Disasters happen. Nature refuses to cooperate with the best-laid plans of kings and lesser men alike. The 3 a.m. phone call, whether it’s a foreign policy crisis, a natural disaster, or an economic challenge, always, inevitably and inexorably comes.
For this president, a man with a notoriously short attention span and a singular focus on his own internal ego monster, the destruction and damage from Harvey is just one part of a perfect political storm approaching Donald Trump and his administration.
There are five political elements in the fall forecast that will combine to make Trump’s first autumn in office rough going.
First, the basic, fundamental problem is President Short Attention Span himself. Trump’s inability to focus for longer than the duration of a tweet will make his troubles in the coming months much, much worse. Consider last Sunday as an example. At first, he greeted the day with a few on-point messages of support for the people hit hard by Harvey. Then things went off the rails, with a logrolling promotion of Sheriff David Clarke’s book, some bleating about Mexico paying for the imaginary Wall, and a swipe at Senator Claire McCaskill of Missouri. While FEMA, the State of Texas, and tens of thousands of volunteers buckled down for recovery operations, Donald Trump was engaged in his usual Twitter logorrhea.
If you thought that Trump would improve once Steve Bannon, Seb Gorka and a few of the other hangers-on were fired, think again. Trump is always Trump, and never, ever improves. Even the scripted statements and speeches where he reads from the teleprompter are done through gritted teeth, and you can practically see the mania building as he plots his next attention-whoring outrage. John Kelly’s thankless task won’t get easier. The prisoner never loves his warden, even if he obeys the rules from time to time. The White House staff will need to keep the shock collar charged in the next 10 days, as the scope of the deaths and destruction becomes clear.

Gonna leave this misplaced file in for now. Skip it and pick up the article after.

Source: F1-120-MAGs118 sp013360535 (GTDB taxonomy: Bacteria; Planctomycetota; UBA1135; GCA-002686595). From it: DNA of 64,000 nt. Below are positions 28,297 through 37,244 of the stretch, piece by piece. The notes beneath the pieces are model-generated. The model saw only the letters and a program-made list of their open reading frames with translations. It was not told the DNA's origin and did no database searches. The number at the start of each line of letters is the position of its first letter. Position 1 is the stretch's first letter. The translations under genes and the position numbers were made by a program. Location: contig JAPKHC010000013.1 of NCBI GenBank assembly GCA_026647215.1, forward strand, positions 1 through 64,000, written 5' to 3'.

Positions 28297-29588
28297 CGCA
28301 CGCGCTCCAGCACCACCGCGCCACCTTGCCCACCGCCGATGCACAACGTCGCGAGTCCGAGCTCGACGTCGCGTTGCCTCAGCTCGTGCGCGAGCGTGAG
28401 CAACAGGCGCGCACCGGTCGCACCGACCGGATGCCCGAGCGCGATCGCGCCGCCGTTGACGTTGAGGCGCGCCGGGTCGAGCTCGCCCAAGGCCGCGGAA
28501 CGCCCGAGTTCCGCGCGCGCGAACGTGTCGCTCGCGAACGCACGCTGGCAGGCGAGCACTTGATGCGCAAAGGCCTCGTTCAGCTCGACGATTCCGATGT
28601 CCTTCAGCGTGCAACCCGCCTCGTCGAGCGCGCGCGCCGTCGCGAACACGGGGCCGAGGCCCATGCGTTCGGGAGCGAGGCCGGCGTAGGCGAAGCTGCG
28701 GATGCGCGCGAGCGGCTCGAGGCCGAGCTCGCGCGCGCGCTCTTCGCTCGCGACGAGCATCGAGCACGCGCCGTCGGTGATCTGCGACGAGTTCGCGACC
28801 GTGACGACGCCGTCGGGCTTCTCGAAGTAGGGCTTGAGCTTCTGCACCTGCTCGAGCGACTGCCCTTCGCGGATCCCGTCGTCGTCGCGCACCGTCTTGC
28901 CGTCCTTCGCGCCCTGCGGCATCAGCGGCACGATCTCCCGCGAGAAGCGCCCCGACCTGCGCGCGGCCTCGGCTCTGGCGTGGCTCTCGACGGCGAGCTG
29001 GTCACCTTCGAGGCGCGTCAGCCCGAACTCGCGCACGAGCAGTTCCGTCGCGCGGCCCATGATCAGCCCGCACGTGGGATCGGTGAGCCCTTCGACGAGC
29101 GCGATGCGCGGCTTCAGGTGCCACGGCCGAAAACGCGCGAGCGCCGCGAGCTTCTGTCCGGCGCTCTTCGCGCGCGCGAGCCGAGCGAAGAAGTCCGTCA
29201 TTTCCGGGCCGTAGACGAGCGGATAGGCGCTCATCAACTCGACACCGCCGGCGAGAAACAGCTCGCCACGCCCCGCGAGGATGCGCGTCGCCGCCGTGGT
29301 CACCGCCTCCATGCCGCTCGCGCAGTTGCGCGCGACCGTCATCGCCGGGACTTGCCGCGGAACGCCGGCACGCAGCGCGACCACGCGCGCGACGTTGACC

Second, Donald Trump’s disaster on race isn’t over, no matter how many variations of the staff-driven cleanup speeches and remarks he reads. The cat was out of the bag the moment the “both sides” speech lowered the bar on presidential moral character, and it’s cracked the loyalty of his Cabinet and deeply embarrassed an already shamed and disgusted Republican Congress.
As much as the Russian propaganda machine and its American fellow travelers on the clickservative right play moral equivalency games where the Old Navy anarchists of Antifa are equal to neo-Nazis, Klansmen, alt-reichers, and the rest of their white-supremacist flotsam, the damage Trump took on this is real and lasting.
Trump’s manic speech in Phoenix last week continued to shine a light on the deep panic inside his Administration over his race problem. When Rex Tillerson, Gary Cohn, Jim Mattis, and the chairmen of the Joint Chiefs publicly rebuked the “both sides” argument, Trump was in the unusual position of being the one thrown under the bus.
Of course, he doubled down on his troubles with his pardon of Sheriff Joe Arpaio. Because if you’re besieged on all sides for dog-whistling and rubbing ankles under the table with the worst racists in the country, the logical step is to pardon a man who defines abuse of power under the color of law by running an illegal roundup of the dastardly brown people from down Mexico way. In what many commentators viewed as a warm-up act for Pardonpalooza 2018, Trump reminded conservatives once again that the whole “rule of law” thing is for losers and if we’re going to MAGA, he’s giving his friends (and likely, his family) a free pass.